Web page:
In my previous post, I shared my experience of not having a job at the start of 2008. That experience humbled me and changed the way I view every single Monday. Every Monday that I get to go to work is a blessing. But more than this, the experience taught me that every job has value. I may not have had the job I wanted back then, but my job as a substitute teacher had honor, dignity, and value.
So, as we start another year, let’s level set in today’s post. Since many folks use this time of the year to work on becoming a better version of themselves or start new habits, let’s begin this year getting crystal clear on a few things:
What is a leader?
A leader is someone worth following — and they’re worth following because of the kind of person they are. They have integrity. They’re the same behind closed doors as they are in public. You can always trust them to do the right thing, even (and especially) when doing the right thing is hard or costly. They never purposely harm. They use their words carefully, and when they say something that doesn’t come out correctly, they own it and apologize.
That’s right — leaders are not perfect. But they are humble, and they definitely own their mistakes.
What is leadership?
Leadership is the process of doing things with and through other people. Leadership is never about the leader but always about those the leader serves. This process is always a journey, meaning that it is never stagnant. It always moves something, or someone, from point A to point B.
Base camp is the “here and now,” while the summit is some future reality that moves the soul. And nothing moves the soul like the betterment of people and the reality of them stepping into who and what God has called them to be.
So this begs today’s question:
What does a leader always do?
A leader always speaks meaning into those that follow. A leader reminds others that Jesus died for them — meaning their value is priceless. The person who is begging for change at the busy intersection? Their worth is incalculable, and leaders are worth following because they get this.
Leaders see the cashier, the janitor, the grocery bagger, or the person on their production line as invaluable. They are not just doing this to be nice — they know this at their gut level. And because they know it at their gut level, they are moved to speak meaning into others.
Leaders know that life is tough and the days can be tougher. There have been moments, even seasons, when they’ve lost sight of their own worth, and that moment of remembering was a gift of immense value — the kind of gift so valuable you’d give anything just to experience it again.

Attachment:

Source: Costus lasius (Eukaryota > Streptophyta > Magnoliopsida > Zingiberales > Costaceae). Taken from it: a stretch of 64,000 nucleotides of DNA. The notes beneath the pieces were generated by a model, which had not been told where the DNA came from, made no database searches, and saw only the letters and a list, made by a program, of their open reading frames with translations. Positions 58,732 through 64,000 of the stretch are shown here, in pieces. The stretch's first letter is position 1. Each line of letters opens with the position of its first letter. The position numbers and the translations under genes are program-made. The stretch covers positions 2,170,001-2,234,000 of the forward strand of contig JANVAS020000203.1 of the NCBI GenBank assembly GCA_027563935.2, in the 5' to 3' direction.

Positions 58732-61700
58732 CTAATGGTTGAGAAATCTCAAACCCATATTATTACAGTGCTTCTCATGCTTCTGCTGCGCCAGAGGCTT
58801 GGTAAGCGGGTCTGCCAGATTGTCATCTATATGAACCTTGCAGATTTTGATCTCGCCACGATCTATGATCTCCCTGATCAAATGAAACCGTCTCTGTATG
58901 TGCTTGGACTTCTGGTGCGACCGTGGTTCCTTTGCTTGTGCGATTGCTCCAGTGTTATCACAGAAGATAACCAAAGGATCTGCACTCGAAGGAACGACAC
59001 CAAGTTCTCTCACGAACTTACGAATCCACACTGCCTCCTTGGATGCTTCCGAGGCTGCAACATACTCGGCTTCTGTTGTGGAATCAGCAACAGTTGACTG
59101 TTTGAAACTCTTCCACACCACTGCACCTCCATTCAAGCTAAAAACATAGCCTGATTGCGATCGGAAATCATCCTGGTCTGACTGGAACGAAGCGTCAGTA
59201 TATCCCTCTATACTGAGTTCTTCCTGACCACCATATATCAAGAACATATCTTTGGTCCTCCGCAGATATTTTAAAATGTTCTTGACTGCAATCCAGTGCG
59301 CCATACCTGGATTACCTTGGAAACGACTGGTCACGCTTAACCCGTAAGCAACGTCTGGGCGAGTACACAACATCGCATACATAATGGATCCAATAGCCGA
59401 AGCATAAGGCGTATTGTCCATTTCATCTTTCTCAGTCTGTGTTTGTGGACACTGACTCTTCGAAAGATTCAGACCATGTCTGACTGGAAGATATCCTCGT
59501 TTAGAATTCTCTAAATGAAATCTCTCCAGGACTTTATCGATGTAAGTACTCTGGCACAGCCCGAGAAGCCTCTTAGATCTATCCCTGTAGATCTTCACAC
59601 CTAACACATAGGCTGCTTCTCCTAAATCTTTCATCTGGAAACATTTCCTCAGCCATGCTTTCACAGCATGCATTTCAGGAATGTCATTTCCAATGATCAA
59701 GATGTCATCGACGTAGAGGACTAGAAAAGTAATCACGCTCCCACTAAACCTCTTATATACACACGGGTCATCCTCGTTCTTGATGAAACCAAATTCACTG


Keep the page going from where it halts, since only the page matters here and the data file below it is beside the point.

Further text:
Allow me to speak meaning into you
Dear reader, I can’t possibly know the situation you find yourself in as 2024 starts. I don’t know all of the extenuating circumstances, nor do I know the challenges that are on your plate. As real as they are, I invite you to set them aside for a brief moment, to lean in, and let these words wash over you.
No human leader is perfect. Sometimes, you say the wrong thing, think the wrong thought, or forget someone’s priceless value.
And if this makes you think of a time when you messed up, sit with it for a second. Acknowledge it. Owning it makes you worth following. We don’t make excuses — that isn’t who we are as leaders. But, we can’t stay here just wallowing in it. We have to take the next step:
I invite you to pray these words: “Lord, I confess that I _____________. I ask for your forgiveness. Please help me to turn around and live differently with your help.”
If you need a visual, write these words on a slip of paper, including your leadership mistake. Then, slip that sheet into a shredder and watch it disappear. I am reminded of these words when I do this: “…as far as the east is from the west, so far has he removed our transgressions from us” (Psalm 103:12).
Leaders live differently. We don’t live differently because we’re sufficient. We live differently because we are loved sufficiently. This love met us at our base camp and aimed to take us to a summit higher than our deepest imaginations. In the interim, we have one primary task…
We, you and I, get to do this every single day if we choose to. We get to speak love and meaning into those we see and interact with at work. We get to be generous to those in need. We get to remind people that they are not alone and are of incalculable worth.
All because we were loved first.
Let’s make this year different.
What does a leader always do?
A leader always loves.